- Brown paper, newspaper, ribbon and string for wrapping
- Coloured cardboard for gift tags
- Classy shopping bags to upcycle into gift bags (of which more later)
- The cardboard tubes from lunch wrap for crackers
- Jars, pretty pieces of cloth to cover them with and glass bottles for hampers. (The best jars are small and have metal lids. The best bottles are pretty.)
And although we’re talking about planning here, do remember that a well-run Christmas requires both organisation and flexibility because you don’t know at this stage of the year exactly what December will bring. In my case, the nursing home has just let me know that Auntie Helen has died. I can’t really say it’s tragic because her last good days were back when she still could still get out of bed, but it is sad that she’s the last of her generation in my dad’s family. And that’s one person off my Christmas card list… you can’t predict December in March.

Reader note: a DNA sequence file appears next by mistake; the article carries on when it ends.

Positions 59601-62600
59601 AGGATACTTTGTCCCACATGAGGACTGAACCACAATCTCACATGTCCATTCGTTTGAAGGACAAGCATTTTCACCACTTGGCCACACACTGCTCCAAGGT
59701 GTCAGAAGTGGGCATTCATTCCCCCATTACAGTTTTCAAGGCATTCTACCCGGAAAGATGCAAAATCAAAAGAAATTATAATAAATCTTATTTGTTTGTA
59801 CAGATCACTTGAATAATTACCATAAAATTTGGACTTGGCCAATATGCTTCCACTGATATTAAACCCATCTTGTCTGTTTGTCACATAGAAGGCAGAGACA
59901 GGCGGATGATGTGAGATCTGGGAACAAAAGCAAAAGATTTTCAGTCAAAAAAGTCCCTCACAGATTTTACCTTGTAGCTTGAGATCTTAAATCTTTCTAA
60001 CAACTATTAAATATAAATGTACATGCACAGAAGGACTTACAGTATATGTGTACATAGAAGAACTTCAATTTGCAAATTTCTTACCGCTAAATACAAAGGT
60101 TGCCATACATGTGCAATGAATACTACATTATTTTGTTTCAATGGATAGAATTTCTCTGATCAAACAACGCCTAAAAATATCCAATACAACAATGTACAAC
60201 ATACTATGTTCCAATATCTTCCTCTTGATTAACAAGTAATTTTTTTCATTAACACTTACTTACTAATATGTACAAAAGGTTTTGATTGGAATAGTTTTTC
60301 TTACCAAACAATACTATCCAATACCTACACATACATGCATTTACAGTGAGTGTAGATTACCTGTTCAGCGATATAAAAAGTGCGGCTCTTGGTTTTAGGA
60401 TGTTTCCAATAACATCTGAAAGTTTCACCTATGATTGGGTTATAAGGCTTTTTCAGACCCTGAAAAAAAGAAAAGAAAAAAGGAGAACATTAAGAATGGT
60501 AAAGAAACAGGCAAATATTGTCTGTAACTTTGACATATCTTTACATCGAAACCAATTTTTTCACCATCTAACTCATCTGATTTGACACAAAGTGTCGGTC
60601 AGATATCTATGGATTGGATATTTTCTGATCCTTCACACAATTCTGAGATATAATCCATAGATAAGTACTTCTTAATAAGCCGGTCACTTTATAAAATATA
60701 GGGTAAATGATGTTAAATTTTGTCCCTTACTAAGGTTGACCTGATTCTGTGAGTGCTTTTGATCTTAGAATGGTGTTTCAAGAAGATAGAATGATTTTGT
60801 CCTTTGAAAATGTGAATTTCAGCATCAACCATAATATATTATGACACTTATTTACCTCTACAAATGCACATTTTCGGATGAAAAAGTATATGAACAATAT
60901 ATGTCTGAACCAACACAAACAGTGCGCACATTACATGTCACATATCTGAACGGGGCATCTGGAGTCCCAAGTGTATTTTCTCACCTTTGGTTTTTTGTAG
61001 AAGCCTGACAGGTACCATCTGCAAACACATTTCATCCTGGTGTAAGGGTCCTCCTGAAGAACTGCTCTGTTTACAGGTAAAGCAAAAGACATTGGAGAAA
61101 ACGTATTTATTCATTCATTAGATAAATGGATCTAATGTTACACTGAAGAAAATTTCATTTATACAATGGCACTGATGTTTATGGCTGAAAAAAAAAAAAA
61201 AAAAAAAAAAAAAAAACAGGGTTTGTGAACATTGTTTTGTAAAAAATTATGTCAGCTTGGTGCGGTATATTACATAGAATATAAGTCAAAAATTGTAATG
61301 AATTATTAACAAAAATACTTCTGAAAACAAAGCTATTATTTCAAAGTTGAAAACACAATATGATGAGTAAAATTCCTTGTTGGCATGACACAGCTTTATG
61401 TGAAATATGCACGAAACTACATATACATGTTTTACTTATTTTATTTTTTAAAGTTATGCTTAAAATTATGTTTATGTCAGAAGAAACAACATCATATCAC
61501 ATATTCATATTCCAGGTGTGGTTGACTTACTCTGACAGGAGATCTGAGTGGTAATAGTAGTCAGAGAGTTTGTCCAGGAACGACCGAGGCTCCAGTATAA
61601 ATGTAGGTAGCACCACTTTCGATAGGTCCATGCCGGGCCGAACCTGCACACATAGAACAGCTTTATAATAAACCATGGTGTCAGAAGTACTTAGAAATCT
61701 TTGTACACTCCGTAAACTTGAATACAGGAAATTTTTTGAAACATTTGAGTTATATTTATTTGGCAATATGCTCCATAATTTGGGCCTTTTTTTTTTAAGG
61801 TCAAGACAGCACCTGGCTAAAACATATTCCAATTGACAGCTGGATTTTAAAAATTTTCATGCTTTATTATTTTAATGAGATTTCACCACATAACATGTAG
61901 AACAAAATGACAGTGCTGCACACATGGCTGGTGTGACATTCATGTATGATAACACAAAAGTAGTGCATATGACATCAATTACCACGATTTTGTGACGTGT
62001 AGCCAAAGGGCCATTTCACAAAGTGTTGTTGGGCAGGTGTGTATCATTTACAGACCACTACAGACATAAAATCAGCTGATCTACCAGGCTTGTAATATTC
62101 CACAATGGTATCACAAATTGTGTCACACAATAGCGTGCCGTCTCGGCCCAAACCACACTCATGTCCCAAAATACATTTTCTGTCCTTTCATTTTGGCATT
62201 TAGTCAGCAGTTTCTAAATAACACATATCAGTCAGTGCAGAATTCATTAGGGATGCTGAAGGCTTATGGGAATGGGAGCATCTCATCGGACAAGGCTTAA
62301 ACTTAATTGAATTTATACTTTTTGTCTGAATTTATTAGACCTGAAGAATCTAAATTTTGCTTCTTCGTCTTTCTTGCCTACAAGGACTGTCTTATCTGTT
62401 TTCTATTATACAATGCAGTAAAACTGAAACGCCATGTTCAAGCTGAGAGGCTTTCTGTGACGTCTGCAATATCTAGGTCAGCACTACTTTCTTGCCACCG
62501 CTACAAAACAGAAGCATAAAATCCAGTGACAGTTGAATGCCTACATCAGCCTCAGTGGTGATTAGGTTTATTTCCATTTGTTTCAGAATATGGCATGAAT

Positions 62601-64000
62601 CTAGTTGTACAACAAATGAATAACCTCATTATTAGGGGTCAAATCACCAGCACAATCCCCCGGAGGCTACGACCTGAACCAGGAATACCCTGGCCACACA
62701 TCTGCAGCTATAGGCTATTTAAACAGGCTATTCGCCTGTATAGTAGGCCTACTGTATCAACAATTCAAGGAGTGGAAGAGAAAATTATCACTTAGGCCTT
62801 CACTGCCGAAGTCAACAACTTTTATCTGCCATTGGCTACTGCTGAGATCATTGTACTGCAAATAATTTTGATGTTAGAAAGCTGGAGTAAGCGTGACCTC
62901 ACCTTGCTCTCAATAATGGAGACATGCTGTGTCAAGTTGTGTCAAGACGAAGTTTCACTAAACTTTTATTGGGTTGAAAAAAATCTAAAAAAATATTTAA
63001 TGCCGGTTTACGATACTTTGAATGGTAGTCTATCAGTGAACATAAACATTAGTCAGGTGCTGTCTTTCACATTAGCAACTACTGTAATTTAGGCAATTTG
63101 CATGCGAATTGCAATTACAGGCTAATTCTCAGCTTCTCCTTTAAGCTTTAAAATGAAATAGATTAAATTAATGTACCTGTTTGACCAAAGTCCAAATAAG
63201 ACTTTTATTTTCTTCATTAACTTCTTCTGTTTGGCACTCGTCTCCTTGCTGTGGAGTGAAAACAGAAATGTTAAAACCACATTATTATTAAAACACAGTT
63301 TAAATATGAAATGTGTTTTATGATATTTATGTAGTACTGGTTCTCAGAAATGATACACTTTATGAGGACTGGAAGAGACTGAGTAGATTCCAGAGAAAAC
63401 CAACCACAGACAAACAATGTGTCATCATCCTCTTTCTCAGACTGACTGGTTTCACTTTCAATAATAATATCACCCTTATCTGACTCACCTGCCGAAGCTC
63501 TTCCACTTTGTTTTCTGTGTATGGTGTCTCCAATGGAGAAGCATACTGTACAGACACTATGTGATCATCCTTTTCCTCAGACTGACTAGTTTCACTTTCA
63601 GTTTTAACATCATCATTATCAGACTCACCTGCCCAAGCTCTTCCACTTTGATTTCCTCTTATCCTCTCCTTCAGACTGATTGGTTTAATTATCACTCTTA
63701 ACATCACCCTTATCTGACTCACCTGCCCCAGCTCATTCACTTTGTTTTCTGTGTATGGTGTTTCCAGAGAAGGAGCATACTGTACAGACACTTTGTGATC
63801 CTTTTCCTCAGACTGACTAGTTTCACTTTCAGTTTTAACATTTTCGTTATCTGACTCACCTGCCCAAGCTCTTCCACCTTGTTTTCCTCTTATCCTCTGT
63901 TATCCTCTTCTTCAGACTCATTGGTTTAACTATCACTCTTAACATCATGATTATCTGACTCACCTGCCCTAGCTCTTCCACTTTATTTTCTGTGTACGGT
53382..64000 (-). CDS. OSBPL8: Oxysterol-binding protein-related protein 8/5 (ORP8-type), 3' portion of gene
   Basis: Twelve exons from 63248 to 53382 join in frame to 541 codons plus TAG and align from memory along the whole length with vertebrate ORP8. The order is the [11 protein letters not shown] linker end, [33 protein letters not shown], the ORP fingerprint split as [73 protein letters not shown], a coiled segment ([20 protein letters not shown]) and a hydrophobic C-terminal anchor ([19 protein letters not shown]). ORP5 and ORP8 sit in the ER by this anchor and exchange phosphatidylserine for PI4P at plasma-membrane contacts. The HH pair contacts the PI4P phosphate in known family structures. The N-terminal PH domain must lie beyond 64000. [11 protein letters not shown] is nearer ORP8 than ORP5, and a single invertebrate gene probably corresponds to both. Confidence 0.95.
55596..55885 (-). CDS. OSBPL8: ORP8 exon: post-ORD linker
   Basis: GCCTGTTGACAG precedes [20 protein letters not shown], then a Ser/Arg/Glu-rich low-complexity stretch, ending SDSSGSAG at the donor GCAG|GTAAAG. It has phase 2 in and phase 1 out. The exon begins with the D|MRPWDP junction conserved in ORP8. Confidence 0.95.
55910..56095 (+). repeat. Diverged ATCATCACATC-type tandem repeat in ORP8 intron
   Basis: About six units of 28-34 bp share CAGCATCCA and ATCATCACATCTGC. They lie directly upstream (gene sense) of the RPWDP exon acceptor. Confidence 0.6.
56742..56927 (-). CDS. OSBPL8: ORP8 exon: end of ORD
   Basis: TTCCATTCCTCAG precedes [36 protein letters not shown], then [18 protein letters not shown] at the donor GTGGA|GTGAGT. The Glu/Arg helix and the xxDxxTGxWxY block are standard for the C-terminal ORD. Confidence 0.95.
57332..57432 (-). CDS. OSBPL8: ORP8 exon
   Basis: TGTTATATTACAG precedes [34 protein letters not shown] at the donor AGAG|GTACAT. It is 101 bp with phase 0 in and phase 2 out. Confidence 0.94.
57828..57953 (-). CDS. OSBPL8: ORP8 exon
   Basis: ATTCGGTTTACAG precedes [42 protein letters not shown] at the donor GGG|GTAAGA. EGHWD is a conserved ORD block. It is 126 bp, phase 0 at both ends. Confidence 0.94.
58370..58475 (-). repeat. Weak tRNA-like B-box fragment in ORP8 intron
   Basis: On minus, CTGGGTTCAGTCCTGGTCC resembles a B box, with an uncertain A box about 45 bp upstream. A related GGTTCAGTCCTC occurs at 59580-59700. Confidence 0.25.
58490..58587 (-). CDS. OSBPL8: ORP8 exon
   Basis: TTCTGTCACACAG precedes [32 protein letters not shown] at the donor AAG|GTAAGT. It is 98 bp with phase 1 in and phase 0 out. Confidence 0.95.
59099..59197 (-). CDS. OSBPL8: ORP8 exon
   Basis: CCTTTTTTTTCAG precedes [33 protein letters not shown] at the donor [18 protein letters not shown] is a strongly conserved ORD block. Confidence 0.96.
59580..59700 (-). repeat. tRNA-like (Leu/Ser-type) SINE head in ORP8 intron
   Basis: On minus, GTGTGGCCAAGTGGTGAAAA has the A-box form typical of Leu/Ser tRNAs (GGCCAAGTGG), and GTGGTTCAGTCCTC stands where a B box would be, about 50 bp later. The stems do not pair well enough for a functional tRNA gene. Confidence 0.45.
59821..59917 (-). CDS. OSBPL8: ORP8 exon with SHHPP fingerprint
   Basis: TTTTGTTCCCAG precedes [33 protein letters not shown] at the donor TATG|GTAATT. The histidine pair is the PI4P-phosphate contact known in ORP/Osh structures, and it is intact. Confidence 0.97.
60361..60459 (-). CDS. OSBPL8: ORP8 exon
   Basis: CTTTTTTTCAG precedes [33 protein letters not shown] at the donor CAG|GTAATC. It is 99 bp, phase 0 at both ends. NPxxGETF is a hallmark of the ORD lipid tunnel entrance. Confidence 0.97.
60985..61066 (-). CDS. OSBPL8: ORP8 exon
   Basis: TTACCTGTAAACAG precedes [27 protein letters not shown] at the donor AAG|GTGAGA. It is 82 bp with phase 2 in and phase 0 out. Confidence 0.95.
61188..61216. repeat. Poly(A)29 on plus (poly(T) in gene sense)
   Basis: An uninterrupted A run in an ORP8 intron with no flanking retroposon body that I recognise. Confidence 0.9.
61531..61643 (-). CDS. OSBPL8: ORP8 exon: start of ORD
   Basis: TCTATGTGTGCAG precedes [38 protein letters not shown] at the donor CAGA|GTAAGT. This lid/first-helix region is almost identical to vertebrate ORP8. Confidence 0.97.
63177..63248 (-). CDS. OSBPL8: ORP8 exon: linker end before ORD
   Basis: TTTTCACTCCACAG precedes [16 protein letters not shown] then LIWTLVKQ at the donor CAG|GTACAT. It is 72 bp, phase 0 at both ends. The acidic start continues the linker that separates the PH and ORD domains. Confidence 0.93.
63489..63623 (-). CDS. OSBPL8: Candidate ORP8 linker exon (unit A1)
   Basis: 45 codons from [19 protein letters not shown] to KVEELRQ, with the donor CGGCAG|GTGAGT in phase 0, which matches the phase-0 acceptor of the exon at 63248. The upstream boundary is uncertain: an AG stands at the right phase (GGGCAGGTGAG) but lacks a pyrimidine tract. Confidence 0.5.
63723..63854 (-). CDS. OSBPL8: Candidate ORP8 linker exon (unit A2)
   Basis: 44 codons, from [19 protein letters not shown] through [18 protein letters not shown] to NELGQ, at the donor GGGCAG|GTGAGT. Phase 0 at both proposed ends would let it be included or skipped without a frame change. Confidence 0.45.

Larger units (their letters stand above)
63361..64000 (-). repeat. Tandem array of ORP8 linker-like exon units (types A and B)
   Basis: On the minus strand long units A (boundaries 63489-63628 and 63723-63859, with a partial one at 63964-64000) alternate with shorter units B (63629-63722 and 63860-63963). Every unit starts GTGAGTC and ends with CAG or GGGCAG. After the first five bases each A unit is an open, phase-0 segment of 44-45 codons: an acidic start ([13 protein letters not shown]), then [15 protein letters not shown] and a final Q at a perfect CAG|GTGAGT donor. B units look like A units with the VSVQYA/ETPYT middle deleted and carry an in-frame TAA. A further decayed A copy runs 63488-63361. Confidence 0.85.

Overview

Which is a professional term for the stacks of fabrics quilters have, the baskets of wool knitters have and the jars of bugles beaders have. (The amateur term is “clutter”.)
 My artist friend Sharon has more than one: her studio has a whole wall of shelves of supplies, her spare room is all boxes and she doesn’t have room in her garage to park her car.
 Both because big jars of jam sometimes go mouldy before you finish them and because you get more presents from your ingredients if you use small jars!
 Which are easier to sterilise.
 Home-made cordial tastes 25% better from a bottle decorated with a sprig of glass leaves.